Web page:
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Tony Massarotti

Kings of the Hill: AFC is New England's to Lose

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The AFC belongs to the New England Patriots. There is simply no other way to say it. The conference is theirs to lose.

Tell you what: before anyone shoots back with the obvious responses, let’s do it for you. There’s a long way to go. Too much can still happen. What if Gronk gets hurt? But in the world of the NFL, especially, these are variables for all teams … which makes them constants. As surely as the Patriots offense would change without Rob Gronkowski, so, too, would the Denver Broncos offense change without Demaryius Thomas. Last time we checked, there wasn’t a person on the planet deemed to be indestructible, so we all know there are no guarantees.

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But on the field, what we know now, today, is this: the Patriots have played the other three division leaders in the AFC, both at home and on the road now, and they have bulldozed all of them. The Pats played the AFC North-leading Cincinnati Bengals in Week 5 at Gillette Stadium and rumbled to a 43-17 win. Four weeks later, the high-flying Denver Broncos came to Foxboro and got their doors blown off, too, 43-21. On Sunday, the Pats went to Indianapolis and deconstructed the Colts, claiming a 42-20 victory.

Combined score of those game: 128-58. That is the kind of thing the Patriots have not done against quality opponents since 2007, which just might have been New England’s last best chance to win a Super Bowl.

Let’s put that another way: when was the last time you felt this good about the Patriots ability to win games in different ways, to be this balanced? In the last three games, the Pats have had a defensive score against the Chicago Bears, a special teams score against the Broncos and four rushing touchdowns against the Colts. Meanwhile, the Pats have generally excelled in the passing game – on both sides of the ball – demonstrating the type of efficiency that they have all too often lacked.

Yes, it’s only Week 12. We all know that two teams can face one another multiple times in the same season and never play the same game. Results change. But before anyone makes the mistake of thinking this is all about how the Patriots are playing, it really has as much – or more – to do with where they’ve put themselves.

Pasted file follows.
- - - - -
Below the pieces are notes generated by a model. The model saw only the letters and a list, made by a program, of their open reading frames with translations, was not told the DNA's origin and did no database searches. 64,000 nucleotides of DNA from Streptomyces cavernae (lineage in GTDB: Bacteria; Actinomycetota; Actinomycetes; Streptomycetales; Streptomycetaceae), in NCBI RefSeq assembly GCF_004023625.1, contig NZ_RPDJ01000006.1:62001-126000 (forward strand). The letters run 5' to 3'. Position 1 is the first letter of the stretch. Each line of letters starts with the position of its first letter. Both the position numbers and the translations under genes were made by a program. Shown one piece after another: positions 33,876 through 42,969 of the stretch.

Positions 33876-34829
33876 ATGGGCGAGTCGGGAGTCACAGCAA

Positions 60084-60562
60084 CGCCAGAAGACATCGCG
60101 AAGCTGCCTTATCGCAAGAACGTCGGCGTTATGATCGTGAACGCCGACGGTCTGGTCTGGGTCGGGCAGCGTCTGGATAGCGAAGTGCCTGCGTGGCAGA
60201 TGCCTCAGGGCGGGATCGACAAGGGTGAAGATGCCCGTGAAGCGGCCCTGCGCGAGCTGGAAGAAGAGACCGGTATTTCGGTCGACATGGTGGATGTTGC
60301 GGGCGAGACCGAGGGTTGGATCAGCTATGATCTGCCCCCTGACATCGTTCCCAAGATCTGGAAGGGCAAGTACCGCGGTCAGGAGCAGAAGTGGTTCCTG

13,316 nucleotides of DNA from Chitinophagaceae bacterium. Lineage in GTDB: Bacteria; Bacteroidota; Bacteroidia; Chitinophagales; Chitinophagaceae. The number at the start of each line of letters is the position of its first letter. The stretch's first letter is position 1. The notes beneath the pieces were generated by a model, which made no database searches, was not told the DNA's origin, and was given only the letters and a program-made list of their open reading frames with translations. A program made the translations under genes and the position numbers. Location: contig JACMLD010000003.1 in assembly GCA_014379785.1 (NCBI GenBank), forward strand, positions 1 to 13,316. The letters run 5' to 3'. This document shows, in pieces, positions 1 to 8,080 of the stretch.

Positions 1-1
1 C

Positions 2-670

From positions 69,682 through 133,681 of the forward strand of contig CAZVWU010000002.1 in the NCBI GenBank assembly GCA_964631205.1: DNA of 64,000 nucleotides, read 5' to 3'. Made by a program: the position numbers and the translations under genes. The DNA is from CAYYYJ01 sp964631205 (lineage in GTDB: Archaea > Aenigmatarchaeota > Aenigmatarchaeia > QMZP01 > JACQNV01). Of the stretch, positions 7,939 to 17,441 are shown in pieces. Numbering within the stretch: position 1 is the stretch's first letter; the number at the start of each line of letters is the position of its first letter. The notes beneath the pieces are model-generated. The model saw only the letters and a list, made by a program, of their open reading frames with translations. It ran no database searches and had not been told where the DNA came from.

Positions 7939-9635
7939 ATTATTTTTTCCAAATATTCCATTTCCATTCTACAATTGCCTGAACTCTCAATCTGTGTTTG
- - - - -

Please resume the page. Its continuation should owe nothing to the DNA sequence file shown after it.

Atop the AFC hierarchy.

And more importantly: with a margin for error.

At the moment, thanks to their current six-game winning streak, the Patriots have a one-game advantage over the field in the AFC. Thanks to their head-to-head victories, they own tiebreaking edges over the Broncos, Bengals and Colts. That means the Patriots could lose one more game and still finish with the top seed in the conference no matter what each of those other clubs does.

Barring a three-way tie, the only team with a current tiebreaking advantage over the Patriots is the Kansas City Chiefs, who would need the Patriots to lose at least once while going 6-0 over the balance of the season to finish with the top spot in the AFC. Possible? Of course. But after facing the dreadful Oakland Raiders on Thursday, four of the Chiefs’ final five games are against the Arizona Cardinals (away), Broncos (home), Pittsburgh Steelers (away) and San Diego Chargers (home).

And then there is this: while the Chiefs possess the No. 4-ranked rushing attack in the NFL, their passing attack ranks 31st in the league. You read that correctly. 31st. More often than not, particularly in the AFC, recent history in the NFL has suggested that a potent passing attack is a prerequisite for winning the Super Bowl.

During the offseason, the Patriots made some very specific moves to improve their team – and almost all of them related to the passing game. Bradon Lafell and Tim Wright were brought in to give Tom Brady bigger targets, particularly in the red zone. Darrelle Revis and Brandon Browner were added to the secondary, again to improve the skill, size and physicality in the passing game. The Patriots are now bigger and stronger when the ball is in the air, and the results have been showing.

Now New England has a firm grasp on the top seed in the AFC, which means home field throughout the postseason.

A trip to the Super Bowl certainly feels like theirs to lose, even with six weeks to go, even as the ball hangs in the air.